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Diagnostics for stochastic genome-scale modeling via model slicing and debugging.

Tsai KJ, Chang CH - PLoS ONE (2014)

Bottom Line: In doing so, they have traded the ability to have exchangeable, standardized model representation formats, while those that remain true to standardized model representation are faced with challenges in model complexity and analysis.The computer-aided identification revealed specific points of interest such as reversibility of reactions, initialization of species amounts, and parameter estimation that improved a candidate cell's adenosine triphosphate production.We then compared the advantages of our methodology over other modeling techniques such as model checking and model reduction.

View Article: PubMed Central - PubMed

Affiliation: Bioinformatics Program, Taiwan International Graduate Program, Academia Sinica, Taipei, Taiwan; Institute of Biomedical Informatics, National Yang-Ming University, Taipei, Taiwan.

ABSTRACT
Modeling of biological behavior has evolved from simple gene expression plots represented by mathematical equations to genome-scale systems biology networks. However, due to obstacles in complexity and scalability of creating genome-scale models, several biological modelers have turned to programming or scripting languages and away from modeling fundamentals. In doing so, they have traded the ability to have exchangeable, standardized model representation formats, while those that remain true to standardized model representation are faced with challenges in model complexity and analysis. We have developed a model diagnostic methodology inspired by program slicing and debugging and demonstrate the effectiveness of the methodology on a genome-scale metabolic network model published in the BioModels database. The computer-aided identification revealed specific points of interest such as reversibility of reactions, initialization of species amounts, and parameter estimation that improved a candidate cell's adenosine triphosphate production. We then compared the advantages of our methodology over other modeling techniques such as model checking and model reduction. A software application that implements the methodology is available at http://gel.ym.edu.tw/gcs/.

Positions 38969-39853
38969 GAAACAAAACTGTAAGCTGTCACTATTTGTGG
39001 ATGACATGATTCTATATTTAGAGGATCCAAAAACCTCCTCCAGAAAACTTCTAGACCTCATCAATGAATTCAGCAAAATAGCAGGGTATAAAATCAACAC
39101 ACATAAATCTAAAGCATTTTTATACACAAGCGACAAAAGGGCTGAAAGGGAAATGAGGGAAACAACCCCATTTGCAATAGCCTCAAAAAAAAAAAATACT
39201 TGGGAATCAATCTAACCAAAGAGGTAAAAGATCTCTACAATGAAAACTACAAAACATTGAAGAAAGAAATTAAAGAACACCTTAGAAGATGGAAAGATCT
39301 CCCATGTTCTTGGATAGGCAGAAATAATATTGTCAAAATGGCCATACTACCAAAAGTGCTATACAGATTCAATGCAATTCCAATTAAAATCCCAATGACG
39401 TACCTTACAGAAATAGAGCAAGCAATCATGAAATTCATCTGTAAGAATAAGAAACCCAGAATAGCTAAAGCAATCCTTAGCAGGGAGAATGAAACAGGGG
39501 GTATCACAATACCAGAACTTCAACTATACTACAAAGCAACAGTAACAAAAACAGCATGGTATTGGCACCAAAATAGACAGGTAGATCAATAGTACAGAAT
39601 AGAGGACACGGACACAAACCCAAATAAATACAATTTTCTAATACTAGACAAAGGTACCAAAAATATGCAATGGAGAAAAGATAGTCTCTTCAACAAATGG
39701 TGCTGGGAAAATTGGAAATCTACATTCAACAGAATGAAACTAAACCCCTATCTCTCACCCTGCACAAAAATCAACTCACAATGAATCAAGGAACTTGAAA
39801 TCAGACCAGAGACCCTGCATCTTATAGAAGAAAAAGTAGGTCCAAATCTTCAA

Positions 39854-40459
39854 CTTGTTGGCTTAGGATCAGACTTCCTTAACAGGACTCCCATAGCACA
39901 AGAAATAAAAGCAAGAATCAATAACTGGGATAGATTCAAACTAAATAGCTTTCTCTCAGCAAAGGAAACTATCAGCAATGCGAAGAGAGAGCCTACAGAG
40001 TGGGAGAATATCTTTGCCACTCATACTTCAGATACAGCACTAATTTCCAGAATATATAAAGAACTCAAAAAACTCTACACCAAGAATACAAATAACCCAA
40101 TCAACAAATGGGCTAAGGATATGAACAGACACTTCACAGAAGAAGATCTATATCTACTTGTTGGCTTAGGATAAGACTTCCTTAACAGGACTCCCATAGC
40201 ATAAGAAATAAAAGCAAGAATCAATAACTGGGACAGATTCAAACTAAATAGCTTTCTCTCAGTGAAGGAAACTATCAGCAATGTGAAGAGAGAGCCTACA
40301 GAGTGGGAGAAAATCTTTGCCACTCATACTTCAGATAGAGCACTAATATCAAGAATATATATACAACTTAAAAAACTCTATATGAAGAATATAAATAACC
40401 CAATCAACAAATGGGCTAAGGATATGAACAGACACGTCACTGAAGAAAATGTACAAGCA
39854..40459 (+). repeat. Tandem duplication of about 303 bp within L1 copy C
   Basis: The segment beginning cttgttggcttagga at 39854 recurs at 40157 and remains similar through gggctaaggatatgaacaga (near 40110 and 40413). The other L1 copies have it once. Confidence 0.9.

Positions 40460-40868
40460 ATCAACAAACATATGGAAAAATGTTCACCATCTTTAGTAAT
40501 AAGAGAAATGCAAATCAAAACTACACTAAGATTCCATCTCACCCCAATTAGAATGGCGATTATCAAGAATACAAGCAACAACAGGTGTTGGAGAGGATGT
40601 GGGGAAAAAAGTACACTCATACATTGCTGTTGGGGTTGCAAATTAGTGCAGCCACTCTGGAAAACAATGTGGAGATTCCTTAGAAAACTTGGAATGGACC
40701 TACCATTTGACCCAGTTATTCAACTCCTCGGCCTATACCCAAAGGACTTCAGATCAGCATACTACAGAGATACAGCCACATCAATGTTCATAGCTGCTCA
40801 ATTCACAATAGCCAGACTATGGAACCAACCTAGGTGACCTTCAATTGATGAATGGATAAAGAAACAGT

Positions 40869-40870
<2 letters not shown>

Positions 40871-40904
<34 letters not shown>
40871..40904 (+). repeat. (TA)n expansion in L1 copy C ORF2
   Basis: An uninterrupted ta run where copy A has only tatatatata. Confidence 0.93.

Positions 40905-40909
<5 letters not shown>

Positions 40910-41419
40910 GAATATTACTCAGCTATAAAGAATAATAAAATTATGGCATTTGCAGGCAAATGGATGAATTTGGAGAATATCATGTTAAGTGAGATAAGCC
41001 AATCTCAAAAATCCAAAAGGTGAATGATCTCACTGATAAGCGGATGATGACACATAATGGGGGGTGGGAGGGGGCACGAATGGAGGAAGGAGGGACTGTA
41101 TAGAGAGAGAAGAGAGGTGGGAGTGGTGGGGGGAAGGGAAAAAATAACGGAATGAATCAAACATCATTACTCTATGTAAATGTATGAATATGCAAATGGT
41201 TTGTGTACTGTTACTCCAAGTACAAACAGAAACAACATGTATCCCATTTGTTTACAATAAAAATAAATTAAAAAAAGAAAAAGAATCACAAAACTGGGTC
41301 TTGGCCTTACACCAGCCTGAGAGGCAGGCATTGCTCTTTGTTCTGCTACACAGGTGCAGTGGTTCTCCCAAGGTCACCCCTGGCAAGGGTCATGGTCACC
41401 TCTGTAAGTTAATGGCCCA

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A list of reactions as seen in the main workspace of the diagnostic application.The highlighted reaction represents the reaction that the Gillespie algorithm has chosen to execute based on reaction weight. The predictive weight column informs the user of the normalized probability of the reaction taking place even if the reactants are not directly available. For example, R_PYK, has a zero reaction weight due to the lack of phosphoenolpyruvate but a predictive weight of 10−5. This value is a result of the availability of glucose and the upstream R_HEX1 reaction.
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pone-0110380-g006: A list of reactions as seen in the main workspace of the diagnostic application.The highlighted reaction represents the reaction that the Gillespie algorithm has chosen to execute based on reaction weight. The predictive weight column informs the user of the normalized probability of the reaction taking place even if the reactants are not directly available. For example, R_PYK, has a zero reaction weight due to the lack of phosphoenolpyruvate but a predictive weight of 10−5. This value is a result of the availability of glucose and the upstream R_HEX1 reaction.

Mentions: In order to run an initial simulation of the model we needed to populate the model with an initial amount of species and non-zero reaction kinetic law values, two pieces of information not in the original model. We first set all reactions to an arbitrary 0.1 kinetic law value with the intention of refining the species amounts first. With non-zero kinetic law values we were able to calculate reactions weights and use predictive weights to determine species that would have an effect on the eventual production of ATP, even if they were not related to reactions that directly produced ATP. Each time a new metabolite was produced, the predictive weight for all reactions in the model slice were recalculated. A screenshot of the diagnostic application's reaction workspace with reaction and predictive weights is seen in Figure 6.